Right below the windows, a tornado line runs the entire length of the body with a slim horizontal slit on the front fender to finish off what is a subtle yet dramatically cutting design to raise the car’s air of presence.

Closing the book on the liftback shape would be the blacked-out D-pillar that integrates into a somewhat uninspiring rear end. Perhaps after the visual pleasure that is its front, the slight muted rear doesn’t seem to live up to the excitement. Bear in mind though that the derriere does still project a very majestic aura, befitting of a car with such regality, something we suspect the tapered LED tail lights to contribute drastically to.


One noteworthy mention would be the dual exhausts that stick out on each end. In my opinion, integrated exhaust outlets into the bumper would have most certainly been easier on the eyes.

Following in the footsteps of its predecessor, the chassis is almost entirely composed of aluminum with bits and pieces of magnesium and composite alloys to shave the effects of gravity on it.

Interestingly, Jaguar’s Managing Director, Mike O’Driscoll mentioned that the XJ’s body in white tips the scales below a Mini Cooper. So much so has the weight saving been that the XJ will weigh slightly less than the XF. Adding some solid digits into the mix, the XJ should weigh in about 136kg less than its bout mates like the BMW 7-Series, Audi A8 and Mercedes-Benz S-Class.

Once again, the Coventry lads have outdone themselves on the interior. Nobody would have been disappointed nor surprised if they had just decided to supersize the XF interior and shoehorn into the XJ. Again, it was ahead of its time in design and execution but they have gone and outdid themselves with the XJ.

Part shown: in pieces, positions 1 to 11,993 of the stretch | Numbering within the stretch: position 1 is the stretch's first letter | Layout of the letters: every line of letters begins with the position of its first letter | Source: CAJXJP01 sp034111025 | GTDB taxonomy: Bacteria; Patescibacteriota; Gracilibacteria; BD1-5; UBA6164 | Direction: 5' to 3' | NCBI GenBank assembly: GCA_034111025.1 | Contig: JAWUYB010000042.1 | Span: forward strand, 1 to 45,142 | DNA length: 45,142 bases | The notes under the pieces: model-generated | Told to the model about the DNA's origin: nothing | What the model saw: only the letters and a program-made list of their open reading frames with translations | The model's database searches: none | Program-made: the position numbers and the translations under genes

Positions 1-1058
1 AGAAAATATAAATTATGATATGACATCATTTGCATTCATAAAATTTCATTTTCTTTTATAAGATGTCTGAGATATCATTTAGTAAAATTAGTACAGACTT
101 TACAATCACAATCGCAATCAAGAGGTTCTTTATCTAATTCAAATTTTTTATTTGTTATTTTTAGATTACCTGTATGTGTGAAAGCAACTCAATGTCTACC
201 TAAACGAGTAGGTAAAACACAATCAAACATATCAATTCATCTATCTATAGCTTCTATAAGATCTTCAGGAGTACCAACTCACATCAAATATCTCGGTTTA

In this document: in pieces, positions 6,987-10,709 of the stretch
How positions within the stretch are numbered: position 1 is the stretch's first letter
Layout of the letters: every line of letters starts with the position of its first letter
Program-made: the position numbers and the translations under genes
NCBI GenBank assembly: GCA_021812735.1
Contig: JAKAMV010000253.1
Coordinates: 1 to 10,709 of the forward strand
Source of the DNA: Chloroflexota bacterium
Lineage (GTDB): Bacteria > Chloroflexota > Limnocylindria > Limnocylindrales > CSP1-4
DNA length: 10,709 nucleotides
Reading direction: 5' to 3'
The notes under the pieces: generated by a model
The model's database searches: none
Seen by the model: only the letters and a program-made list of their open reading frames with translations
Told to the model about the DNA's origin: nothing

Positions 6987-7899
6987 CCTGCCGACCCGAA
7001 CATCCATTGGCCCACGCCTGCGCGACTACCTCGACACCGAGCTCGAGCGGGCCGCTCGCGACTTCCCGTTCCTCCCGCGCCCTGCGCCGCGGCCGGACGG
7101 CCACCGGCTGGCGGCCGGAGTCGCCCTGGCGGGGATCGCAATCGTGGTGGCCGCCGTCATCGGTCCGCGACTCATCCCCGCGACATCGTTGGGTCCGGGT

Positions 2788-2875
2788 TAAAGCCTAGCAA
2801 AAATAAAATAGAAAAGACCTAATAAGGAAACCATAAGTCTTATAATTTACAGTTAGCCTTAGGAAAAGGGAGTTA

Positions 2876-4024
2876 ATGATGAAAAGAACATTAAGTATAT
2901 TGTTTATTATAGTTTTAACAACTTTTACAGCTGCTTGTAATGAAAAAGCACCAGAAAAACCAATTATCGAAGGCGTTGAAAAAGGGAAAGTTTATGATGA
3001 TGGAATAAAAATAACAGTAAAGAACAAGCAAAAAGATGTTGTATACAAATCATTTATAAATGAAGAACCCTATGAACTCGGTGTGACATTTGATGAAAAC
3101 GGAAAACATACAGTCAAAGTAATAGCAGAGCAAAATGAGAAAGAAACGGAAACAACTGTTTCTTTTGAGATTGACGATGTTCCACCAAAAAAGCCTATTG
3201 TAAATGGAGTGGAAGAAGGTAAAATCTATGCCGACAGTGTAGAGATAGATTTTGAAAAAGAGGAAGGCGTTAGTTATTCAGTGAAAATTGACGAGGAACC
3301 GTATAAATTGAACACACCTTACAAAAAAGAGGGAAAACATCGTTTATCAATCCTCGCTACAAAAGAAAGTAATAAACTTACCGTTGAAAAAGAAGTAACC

Notable similarities remain like the Jagsense reading lamps, touch glovebox switches and JaguarDrive rotary gear selector but apart from that, the interior is a total redesign.


The dashboard has been set well below the windscreen with a wood inlay that loops around the interior’s perimeter in an uninterrupted band. Once again, it must be noted that after all these years only the Brits still manage to compose wood veneer, leather and metal into one fine musical dissertation.

To cap it all off, dead-centre of the loop, right beneath the middle of the windscreen, is a small plaque insert with the words Jaguar on it. Now this is definitely a new trick in the interior design book but it somehow bodes well with the rest of the lines. Customers will be able to specify their own text for the insert if they so please. A nickname for their new kitty-cat would be fitting.